MANILA — As monkeypox continues to spread globally, the number of those newly infected by the pathogen has increased by 20 percent, according to the World Health Organization.
In a media briefing, WHO Director-General Dr. Tedros Ghebreyesus says that 7,500 cases were reported last week. Cumulatively, more than 35,000 cases of monkeypox have been reported from 92 countries. The majority of cases continue to be recorded among men who have sex with men.
"Almost all cases continue to be reported among men who have sex with men, underscoring the importance for all countries to design and deliver services and information tailored to these communities that protect health, human rights, and dignity," he said.
"The primary focus for all countries must be to ensure they are ready for monkeypox, and to stop transmission using effective public health tools, including enhanced disease surveillance, careful contact tracing, tailored risk communication and community engagement, and risk reduction measures."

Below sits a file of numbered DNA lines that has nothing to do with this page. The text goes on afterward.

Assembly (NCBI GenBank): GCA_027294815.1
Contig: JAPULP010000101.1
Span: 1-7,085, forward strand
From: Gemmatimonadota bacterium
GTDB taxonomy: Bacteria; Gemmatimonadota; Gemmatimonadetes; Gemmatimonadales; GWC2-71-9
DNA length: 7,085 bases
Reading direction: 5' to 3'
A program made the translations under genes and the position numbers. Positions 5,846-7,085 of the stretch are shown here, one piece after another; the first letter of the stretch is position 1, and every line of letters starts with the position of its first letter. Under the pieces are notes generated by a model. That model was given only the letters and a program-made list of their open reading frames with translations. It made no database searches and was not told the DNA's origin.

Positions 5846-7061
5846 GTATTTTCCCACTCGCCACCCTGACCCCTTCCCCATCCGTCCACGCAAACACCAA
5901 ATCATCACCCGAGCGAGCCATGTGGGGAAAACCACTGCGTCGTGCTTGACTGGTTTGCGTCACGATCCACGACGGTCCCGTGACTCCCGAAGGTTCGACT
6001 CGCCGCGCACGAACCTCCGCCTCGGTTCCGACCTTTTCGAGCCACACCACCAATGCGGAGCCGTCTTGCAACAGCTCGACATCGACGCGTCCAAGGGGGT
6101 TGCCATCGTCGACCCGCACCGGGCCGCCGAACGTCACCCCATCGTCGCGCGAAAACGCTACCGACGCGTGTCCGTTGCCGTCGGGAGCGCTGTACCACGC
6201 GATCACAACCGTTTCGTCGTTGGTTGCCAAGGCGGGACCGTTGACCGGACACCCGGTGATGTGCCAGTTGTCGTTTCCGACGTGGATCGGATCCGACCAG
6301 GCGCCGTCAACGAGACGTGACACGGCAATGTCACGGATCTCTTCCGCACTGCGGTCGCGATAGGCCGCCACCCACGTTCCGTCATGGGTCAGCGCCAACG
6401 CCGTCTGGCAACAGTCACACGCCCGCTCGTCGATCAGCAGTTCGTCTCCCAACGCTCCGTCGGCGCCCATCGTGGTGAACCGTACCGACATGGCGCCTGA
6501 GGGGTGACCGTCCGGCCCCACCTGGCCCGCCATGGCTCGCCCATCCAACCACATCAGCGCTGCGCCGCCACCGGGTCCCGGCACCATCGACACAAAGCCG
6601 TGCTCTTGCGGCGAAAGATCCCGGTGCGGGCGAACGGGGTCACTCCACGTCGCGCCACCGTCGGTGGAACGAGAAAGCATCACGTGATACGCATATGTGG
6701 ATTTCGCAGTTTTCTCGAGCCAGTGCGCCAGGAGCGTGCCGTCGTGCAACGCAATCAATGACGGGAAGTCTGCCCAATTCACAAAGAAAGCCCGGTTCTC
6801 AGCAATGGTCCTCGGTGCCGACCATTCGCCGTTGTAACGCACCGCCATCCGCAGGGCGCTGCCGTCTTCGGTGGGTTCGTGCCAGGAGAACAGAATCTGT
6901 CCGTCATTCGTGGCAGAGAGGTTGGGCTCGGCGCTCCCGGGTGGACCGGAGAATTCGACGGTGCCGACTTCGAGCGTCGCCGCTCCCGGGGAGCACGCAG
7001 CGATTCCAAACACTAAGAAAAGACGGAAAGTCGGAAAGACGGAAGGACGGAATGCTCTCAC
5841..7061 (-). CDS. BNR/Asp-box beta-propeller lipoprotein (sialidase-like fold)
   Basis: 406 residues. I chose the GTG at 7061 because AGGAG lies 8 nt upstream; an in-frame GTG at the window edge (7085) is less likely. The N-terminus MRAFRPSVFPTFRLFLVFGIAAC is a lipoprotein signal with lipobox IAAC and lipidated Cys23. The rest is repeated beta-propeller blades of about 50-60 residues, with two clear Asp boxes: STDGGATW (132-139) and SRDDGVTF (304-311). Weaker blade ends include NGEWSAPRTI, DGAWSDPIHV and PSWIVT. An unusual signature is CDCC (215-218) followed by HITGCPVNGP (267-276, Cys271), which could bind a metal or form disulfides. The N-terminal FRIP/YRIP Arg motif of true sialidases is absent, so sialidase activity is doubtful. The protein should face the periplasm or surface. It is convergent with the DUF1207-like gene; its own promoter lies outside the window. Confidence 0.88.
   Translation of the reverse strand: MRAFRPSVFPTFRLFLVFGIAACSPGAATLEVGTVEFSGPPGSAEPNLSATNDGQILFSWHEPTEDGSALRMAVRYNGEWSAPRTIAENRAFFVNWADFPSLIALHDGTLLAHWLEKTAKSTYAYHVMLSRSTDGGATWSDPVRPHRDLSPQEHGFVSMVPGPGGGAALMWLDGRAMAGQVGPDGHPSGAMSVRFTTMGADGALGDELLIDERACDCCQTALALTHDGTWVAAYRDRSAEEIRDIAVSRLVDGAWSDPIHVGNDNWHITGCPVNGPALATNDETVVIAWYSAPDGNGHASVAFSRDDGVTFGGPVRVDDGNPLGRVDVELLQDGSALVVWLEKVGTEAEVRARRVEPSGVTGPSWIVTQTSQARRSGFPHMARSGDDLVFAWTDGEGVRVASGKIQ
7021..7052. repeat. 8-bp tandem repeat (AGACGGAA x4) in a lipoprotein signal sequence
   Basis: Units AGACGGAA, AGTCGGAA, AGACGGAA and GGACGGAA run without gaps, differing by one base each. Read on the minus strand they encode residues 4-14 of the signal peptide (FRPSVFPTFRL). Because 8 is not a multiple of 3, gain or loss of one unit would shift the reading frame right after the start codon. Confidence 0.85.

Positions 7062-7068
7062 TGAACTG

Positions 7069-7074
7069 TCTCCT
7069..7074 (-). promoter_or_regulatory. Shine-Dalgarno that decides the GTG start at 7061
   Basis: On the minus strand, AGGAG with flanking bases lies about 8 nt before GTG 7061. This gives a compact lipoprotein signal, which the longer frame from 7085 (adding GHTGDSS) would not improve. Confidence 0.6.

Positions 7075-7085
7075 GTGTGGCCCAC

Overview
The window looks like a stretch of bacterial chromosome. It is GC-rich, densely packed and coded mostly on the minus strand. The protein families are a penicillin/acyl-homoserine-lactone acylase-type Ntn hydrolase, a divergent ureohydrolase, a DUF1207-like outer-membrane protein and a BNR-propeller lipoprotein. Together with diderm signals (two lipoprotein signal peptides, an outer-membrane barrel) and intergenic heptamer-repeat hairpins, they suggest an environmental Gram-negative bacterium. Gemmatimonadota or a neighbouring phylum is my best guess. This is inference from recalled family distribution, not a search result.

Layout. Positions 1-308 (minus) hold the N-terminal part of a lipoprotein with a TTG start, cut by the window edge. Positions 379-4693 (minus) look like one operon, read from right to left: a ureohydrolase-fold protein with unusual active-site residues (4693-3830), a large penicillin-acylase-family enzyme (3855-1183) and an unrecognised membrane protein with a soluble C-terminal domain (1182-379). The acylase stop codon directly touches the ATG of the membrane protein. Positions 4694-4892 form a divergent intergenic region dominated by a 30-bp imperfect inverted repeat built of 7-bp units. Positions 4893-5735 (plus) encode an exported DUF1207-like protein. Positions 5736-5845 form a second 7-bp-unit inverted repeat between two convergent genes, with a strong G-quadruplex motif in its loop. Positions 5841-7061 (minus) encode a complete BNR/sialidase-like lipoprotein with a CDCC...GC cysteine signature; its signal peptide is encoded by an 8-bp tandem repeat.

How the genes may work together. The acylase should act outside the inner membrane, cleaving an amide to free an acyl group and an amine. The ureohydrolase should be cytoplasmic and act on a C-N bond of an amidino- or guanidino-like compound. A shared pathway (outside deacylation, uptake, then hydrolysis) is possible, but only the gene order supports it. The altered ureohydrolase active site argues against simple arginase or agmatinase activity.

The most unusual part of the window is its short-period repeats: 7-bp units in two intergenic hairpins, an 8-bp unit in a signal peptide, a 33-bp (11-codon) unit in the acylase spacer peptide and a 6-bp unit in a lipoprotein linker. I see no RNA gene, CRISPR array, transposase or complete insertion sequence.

Like most viral diseases, monkeypox can be controlled through vaccines, something which Ghebreyesus says is in high demand but limited in supply.
"We remain concerned that the inequitable access to vaccines we saw during the COVID-19 pandemic will be repeated, and that the poorest will continue to be left behind," he said.
But Dr. Rosamund Lewis, WHO’s Technical Lead for Monkeypox, explains that the vaccine is not a "silver bullet."
"We have known from the beginning that this vaccine would not be a silver bullet, that it would not meet all the expectations that are being put on it, and that we don’t have firm efficacy data or effectiveness data in this context," she said.
This is why it remains important for individuals to take other necessary precautions including reducing their number of sexual partners and avoiding group or casual sex, Lewis said.
Experts note, however, that sexual contact is not the only way to transmit the virus.
Should individuals receive a vaccine against monkeypox, Lewis says they need to wait at least two weeks to reach the peak of generating an immune response.
The Philippines announced its first case of monkeypox last July 29. The patient has since recovered and finished isolation while 10 close contacts did not report any symptoms and also finished isolation last August 16.